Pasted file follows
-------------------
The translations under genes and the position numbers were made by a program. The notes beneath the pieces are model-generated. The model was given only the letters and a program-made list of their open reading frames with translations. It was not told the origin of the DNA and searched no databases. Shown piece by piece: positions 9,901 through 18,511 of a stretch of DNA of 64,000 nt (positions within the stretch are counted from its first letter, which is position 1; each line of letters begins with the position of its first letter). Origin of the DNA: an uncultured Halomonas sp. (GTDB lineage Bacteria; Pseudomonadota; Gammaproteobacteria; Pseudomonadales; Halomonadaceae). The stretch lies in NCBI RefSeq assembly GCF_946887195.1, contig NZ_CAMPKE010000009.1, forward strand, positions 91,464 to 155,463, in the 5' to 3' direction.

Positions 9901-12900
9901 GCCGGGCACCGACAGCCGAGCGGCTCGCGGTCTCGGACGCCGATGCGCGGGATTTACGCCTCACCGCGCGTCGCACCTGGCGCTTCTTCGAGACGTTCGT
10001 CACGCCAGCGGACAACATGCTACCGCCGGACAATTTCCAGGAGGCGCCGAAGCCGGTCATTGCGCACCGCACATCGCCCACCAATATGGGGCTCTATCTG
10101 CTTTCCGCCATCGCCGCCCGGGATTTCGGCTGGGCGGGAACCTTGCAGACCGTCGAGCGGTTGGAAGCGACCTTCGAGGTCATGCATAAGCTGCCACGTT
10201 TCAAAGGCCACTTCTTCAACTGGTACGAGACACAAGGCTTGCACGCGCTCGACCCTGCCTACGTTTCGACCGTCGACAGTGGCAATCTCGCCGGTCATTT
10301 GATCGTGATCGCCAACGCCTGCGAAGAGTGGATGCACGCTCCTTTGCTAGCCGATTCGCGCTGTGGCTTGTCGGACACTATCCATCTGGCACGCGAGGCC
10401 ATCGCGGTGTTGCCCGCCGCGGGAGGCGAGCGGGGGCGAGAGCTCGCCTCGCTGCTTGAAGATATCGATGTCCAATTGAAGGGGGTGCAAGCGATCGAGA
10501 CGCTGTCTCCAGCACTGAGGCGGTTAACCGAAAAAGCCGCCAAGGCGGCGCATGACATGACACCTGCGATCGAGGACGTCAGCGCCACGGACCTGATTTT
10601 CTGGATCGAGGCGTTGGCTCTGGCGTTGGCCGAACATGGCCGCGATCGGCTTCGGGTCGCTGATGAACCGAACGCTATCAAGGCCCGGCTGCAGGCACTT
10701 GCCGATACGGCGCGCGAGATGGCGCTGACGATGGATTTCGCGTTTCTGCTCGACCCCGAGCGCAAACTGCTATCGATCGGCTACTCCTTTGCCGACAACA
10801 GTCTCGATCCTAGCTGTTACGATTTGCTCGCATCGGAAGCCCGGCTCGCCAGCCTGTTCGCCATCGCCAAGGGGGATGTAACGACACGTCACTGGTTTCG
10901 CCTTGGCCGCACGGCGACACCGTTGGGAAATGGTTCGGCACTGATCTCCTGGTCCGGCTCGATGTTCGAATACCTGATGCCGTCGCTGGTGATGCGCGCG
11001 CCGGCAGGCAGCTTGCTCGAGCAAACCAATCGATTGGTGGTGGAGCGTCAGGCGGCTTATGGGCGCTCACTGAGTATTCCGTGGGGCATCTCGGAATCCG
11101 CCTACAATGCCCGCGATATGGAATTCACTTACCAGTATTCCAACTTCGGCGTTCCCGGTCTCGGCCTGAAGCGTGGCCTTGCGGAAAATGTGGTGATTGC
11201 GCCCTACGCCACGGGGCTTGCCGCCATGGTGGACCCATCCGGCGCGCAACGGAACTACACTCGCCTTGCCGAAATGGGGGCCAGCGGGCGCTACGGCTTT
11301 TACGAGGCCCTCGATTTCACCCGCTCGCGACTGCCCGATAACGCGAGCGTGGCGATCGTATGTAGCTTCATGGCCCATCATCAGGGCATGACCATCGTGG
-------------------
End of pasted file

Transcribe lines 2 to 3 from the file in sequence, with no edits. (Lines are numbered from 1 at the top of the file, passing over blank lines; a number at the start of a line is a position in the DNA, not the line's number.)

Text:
Positions 9901-12900
9901 GCCGGGCACCGACAGCCGAGCGGCTCGCGGTCTCGGACGCCGATGCGCGGGATTTACGCCTCACCGCGCGTCGCACCTGGCGCTTCTTCGAGACGTTCGT